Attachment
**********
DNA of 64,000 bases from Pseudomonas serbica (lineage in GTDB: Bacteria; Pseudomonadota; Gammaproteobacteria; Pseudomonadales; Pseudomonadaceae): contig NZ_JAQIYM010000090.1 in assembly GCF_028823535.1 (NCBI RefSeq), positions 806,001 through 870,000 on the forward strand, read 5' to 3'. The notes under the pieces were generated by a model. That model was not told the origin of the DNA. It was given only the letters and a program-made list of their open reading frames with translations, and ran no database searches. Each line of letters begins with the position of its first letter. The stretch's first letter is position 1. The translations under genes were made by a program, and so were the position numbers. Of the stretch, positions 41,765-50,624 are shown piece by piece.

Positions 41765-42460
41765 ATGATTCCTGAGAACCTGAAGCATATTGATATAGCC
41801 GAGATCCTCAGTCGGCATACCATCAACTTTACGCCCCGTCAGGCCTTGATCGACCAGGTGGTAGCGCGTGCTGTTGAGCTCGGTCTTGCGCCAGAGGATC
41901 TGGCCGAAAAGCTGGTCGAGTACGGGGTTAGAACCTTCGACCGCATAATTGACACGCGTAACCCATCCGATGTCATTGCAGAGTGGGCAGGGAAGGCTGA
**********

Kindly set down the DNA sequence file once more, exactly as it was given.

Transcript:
DNA of 64,000 bases from Pseudomonas serbica (lineage in GTDB: Bacteria; Pseudomonadota; Gammaproteobacteria; Pseudomonadales; Pseudomonadaceae): contig NZ_JAQIYM010000090.1 in assembly GCF_028823535.1 (NCBI RefSeq), positions 806,001 through 870,000 on the forward strand, read 5' to 3'. The notes under the pieces were generated by a model. That model was not told the origin of the DNA. It was given only the letters and a program-made list of their open reading frames with translations, and ran no database searches. Each line of letters begins with the position of its first letter. The stretch's first letter is position 1. The translations under genes were made by a program, and so were the position numbers. Of the stretch, positions 41,765-50,624 are shown piece by piece.

Positions 41765-42460
41765 ATGATTCCTGAGAACCTGAAGCATATTGATATAGCC
41801 GAGATCCTCAGTCGGCATACCATCAACTTTACGCCCCGTCAGGCCTTGATCGACCAGGTGGTAGCGCGTGCTGTTGAGCTCGGTCTTGCGCCAGAGGATC
41901 TGGCCGAAAAGCTGGTCGAGTACGGGGTTAGAACCTTCGACCGCATAATTGACACGCGTAACCCATCCGATGTCATTGCAGAGTGGGCAGGGAAGGCTGA